Just sit back and think how hard Hollywood people work. Day after day of endless sunshine, espadrille sandals, and fruity drinks with umbrellas in them. How easy do you think it is to make a movie with that never-ending stream of beach balls being whacked around your office? Well, I live here, and let me assure you: it's a miracle anything gets done. That's why we should turn a blind eye to lazy, dispiriting movies like Lockout. We should be totally fine with forking over cash to see a movie that doesn't have enough ambition to attempt to appear different in any way from anything, ever. It's the cinematic equivalent of Paris Hilton.
I love Guy Pearce, and he proves that he has the stuff to take some action roles away from Jason Statham (in fact, would you please?). He plays a wily, witty badass named Snow, who never misses an opportunity to use a (mostly lame, sometimes creepy) one-liner before he fires a few rounds into the sky as punctuation. Instead of cheering him on, I just got sad that he wasn't the Snow of 1992 who sang "Informer." Now that's a movie. Anyway, this Snow has been wrongly accused of espionage, although you know from the start that something is fishy because Peter Stormare (the bad guy from 8MM) is questioning him about it. Meanwhile, the president's daughter Emilie (Maggie Grace) is on a goodwill mission to a space prison where they turn inmates into popsicles as punishment. But of course they are being mistreated, and of course one gets loose while she's trying to play Mother Theresa, and he defrosts all the other criminals, and of course THERE'S ONLY ONE MAN WHO CAN SAVE HER.
Since they start with all these archetypal characters that you already know, there was room to make this film completely insane, or at least interesting, but apparently nobody felt the need to put that much effort into it. Poor Maggie Grace gets cast once again as the bland damsel in distress who mostly just serves as a passive object for men to drag around--in Taken she was wearing bedazzled underpants, and here she has motor oil and coffee in her hair to suppress her blondness. Her brief flicker of bravery in the third act is intriguing but barely noticeable, as it comes so late in this exhausting film. And a huge thumbs down goes to producer Luc Besson, who should have known that he could have made B-movie greatness if he had called this movie Scots in Space, after the two inmates that take over. But even they, in all their barely understandable glory, can't manage to say anything memorable or do anything bonkers.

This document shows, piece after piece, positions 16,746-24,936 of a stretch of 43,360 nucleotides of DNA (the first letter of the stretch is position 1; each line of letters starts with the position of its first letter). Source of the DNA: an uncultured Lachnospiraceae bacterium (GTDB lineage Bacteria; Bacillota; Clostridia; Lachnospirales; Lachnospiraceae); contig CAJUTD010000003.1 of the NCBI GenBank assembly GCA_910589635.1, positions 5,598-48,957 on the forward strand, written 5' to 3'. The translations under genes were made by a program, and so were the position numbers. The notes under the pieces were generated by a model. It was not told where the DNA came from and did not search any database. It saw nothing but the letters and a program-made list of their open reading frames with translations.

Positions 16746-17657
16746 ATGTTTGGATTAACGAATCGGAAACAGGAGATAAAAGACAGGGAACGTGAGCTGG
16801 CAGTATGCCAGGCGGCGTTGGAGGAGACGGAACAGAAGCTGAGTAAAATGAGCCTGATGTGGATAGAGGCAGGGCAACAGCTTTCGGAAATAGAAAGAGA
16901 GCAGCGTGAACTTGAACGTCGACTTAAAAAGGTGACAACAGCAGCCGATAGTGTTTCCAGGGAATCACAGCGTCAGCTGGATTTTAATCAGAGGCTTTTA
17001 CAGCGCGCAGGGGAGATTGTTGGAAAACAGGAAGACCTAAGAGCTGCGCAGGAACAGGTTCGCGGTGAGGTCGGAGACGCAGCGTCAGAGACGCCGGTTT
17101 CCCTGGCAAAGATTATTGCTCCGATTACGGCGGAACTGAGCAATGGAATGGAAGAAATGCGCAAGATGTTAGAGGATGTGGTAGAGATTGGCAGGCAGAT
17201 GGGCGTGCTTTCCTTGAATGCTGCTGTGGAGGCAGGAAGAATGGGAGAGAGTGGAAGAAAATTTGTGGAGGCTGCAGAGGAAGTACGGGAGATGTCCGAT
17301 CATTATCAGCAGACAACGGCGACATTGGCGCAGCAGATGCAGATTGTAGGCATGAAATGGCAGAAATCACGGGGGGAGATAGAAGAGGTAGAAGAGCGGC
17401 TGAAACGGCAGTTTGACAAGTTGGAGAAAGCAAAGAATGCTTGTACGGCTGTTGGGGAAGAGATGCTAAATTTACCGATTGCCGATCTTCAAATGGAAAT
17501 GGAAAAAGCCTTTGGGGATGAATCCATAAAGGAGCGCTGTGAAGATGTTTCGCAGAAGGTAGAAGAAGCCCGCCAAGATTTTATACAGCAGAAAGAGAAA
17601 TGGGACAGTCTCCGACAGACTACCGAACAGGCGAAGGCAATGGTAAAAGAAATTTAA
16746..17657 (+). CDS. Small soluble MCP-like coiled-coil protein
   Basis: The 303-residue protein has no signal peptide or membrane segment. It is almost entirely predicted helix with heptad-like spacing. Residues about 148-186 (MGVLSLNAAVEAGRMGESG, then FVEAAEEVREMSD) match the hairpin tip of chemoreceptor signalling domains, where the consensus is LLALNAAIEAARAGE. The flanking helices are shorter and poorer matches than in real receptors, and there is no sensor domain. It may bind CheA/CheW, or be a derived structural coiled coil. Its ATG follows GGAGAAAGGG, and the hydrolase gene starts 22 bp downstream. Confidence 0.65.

One of the best parts of space movies are the visuals. Man's fascination with that which we have only seen from light years away is reflected in the beautiful isolation of Moon, or the dazzling lights of Sunshine. Lockout manages to screw that up too, since it looks recycled from Jason X and has the quality of that parasurfing scene from Die Another Day. Basically, if you've played Dead Space you've had more fun than this.
I would never walk into a movie about a freezer filled with bad guys expecting an Oscar winner. But this isn't even worthy of a midnight screening with a flask and your friends. And just like Paris' sex tape, when it ends, people mutter, "That's it?" Yep. It is.